Letter: Puget Sound Energy was not transparent on bill

Editor,

This is a tale of woe that began last summer, involving two households, a failed shared well and Puget Sound Energy.

When our well gave out, we knew that we would need help from PSE to get our water back on, just like we did 15 years ago.

Our well-house is located directly below the power line that brings power to our two houses. Getting equipment closer than 10 feet to the line is unsafe. But this did not worry us, as PSE had been very accommodating last time. Recognizing the urgency, they came to our aid quickly and there was no charge.

This time after asking for help we received a standard email from PSE, naming the project manager, saying we would hear from him very soon with details about the job, materials needed, associated costs, etc.

We never got that information. This seemed right per our earlier experience as all we needed was to have the power turned off, and then back on, 30-40 minutes of work, requiring only the lineman and his truck. Obviously this was a safety issue, and there would be no charge.

My husband initiated contact with the project manager, coordinating the day and time to coincide with the well contractor’s schedule. All was set up for the last week in June, 2018.

The lineman came and quickly turned off the power, followed by the well contractor who began replacing the pump. During the course of the day, the well contractor had an equipment failure so that the well work could not be completed. Another lineman returned later to turn the power back on. We set up another appointment with PSE and the well contractor for the following week.

At no time during these conversations/emails with the project manager to set up the first and second appointments for turning off and turning on the power was there mention of any charge for this safety measure.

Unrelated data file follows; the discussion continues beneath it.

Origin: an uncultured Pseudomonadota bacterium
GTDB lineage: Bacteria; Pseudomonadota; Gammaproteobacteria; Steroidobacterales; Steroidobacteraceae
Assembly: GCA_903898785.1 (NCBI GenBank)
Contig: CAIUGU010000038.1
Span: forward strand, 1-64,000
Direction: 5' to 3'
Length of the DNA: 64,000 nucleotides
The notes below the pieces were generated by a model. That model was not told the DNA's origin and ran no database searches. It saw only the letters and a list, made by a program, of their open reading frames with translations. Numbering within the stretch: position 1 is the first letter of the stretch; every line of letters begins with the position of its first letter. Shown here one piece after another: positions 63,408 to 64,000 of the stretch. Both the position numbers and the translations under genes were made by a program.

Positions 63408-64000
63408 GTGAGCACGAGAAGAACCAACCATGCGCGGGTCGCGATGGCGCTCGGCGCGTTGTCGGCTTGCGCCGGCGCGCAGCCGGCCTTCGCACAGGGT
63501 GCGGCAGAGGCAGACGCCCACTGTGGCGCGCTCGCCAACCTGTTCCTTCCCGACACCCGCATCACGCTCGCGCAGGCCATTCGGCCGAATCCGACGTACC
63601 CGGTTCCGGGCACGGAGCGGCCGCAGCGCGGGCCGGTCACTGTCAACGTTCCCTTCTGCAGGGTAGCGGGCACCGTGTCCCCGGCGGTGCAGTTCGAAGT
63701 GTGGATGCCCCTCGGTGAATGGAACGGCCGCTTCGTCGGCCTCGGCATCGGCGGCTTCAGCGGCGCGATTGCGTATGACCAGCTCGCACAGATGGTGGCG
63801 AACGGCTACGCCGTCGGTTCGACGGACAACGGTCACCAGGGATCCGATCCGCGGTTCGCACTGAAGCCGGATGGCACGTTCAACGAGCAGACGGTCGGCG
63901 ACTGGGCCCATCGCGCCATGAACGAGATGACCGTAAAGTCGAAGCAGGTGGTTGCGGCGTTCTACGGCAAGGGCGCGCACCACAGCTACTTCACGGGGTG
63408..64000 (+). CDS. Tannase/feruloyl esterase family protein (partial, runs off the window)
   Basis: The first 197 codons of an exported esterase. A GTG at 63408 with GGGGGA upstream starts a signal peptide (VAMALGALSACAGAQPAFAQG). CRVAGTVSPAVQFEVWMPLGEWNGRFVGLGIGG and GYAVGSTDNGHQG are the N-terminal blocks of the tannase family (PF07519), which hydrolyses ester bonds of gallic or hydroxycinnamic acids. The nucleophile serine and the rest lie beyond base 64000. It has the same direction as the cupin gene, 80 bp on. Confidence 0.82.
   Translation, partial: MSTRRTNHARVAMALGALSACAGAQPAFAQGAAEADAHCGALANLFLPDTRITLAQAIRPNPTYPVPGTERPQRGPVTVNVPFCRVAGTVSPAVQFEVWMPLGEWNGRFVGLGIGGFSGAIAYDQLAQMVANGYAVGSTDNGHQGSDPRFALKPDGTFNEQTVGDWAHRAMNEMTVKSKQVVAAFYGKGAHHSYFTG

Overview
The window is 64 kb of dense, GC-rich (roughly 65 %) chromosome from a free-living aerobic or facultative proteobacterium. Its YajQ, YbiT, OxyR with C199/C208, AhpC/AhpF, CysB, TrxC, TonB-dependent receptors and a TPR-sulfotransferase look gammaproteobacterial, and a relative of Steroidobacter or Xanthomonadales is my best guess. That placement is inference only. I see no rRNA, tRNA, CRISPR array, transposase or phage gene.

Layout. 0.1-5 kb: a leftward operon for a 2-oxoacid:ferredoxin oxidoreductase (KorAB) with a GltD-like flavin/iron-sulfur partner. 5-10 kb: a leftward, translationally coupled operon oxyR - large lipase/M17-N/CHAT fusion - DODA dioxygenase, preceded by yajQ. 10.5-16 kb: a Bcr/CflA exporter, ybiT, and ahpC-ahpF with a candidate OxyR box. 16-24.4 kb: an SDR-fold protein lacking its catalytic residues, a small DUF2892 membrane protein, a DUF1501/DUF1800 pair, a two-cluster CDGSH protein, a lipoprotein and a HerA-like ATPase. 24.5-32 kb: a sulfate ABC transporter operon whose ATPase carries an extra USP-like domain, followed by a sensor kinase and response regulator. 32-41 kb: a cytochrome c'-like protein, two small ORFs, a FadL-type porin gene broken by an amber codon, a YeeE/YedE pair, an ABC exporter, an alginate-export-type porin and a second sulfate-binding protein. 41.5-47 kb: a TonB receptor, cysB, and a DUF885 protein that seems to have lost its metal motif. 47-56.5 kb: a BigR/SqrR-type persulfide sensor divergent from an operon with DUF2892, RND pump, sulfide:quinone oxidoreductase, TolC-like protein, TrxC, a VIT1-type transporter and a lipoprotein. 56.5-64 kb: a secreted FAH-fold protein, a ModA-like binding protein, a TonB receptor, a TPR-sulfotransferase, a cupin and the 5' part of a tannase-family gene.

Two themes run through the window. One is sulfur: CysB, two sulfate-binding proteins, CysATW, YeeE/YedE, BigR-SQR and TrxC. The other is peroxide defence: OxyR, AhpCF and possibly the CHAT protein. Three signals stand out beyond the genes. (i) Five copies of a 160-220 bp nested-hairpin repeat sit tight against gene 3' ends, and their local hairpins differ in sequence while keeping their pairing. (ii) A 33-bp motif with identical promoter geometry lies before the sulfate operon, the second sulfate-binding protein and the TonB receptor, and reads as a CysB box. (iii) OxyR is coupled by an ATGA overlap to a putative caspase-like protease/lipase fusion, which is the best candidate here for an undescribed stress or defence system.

The well pump was successfully replaced and again we had our power restored at the end of the day on July 6. On each occasion, we found the lineman to be very relaxed and friendly, not in a hurry, willing to chat.

Three months later on Oct. 16, we were stunned to receive a bill from PSE for $2,338.21. The amount was so outrageous we naturally assumed that it was a mistake.

No itemization was included in the bill, only a very terse description of the work done: “disconnect/reconnect on June 29, 2018 and July 6, 2018.”

Initial contacts with PSE were equally unhelpful. Eventually we learned that the linemen are actually “on the clock” and that we were not only being charged for the actual time that they were on the job here but also for their travel time to get here and perhaps to get to their next job.

Our questions went unanswered; we found the PSE employees to be more interested in defending themselves than in answering questions as to how this monstrous bill had been calculated.

Ultimately we filed a complaint with the Utilities and Transportation Commission and both households sent letters to the president of PSE. Contacting the UTC proved helpful in part.

Ultimately we managed to get some answers to questions and a significant reduction in the bill, but still over $1,300. To date there has been no response from the president.

Our experience points to a decidedly corporate look adopted by Puget Sound Energy today. Although PSE needs the approval of the Utilities and Transportation Commission when setting rates, it really is a monopoly and proceeds as it would like.

We were told that in our situation the UTC could not order PSE to change its ways. Perhaps what bothered us the most besides the enormity of the bill was the opacity of Puget Sound Energy.

Annika Leopold

Greenbank

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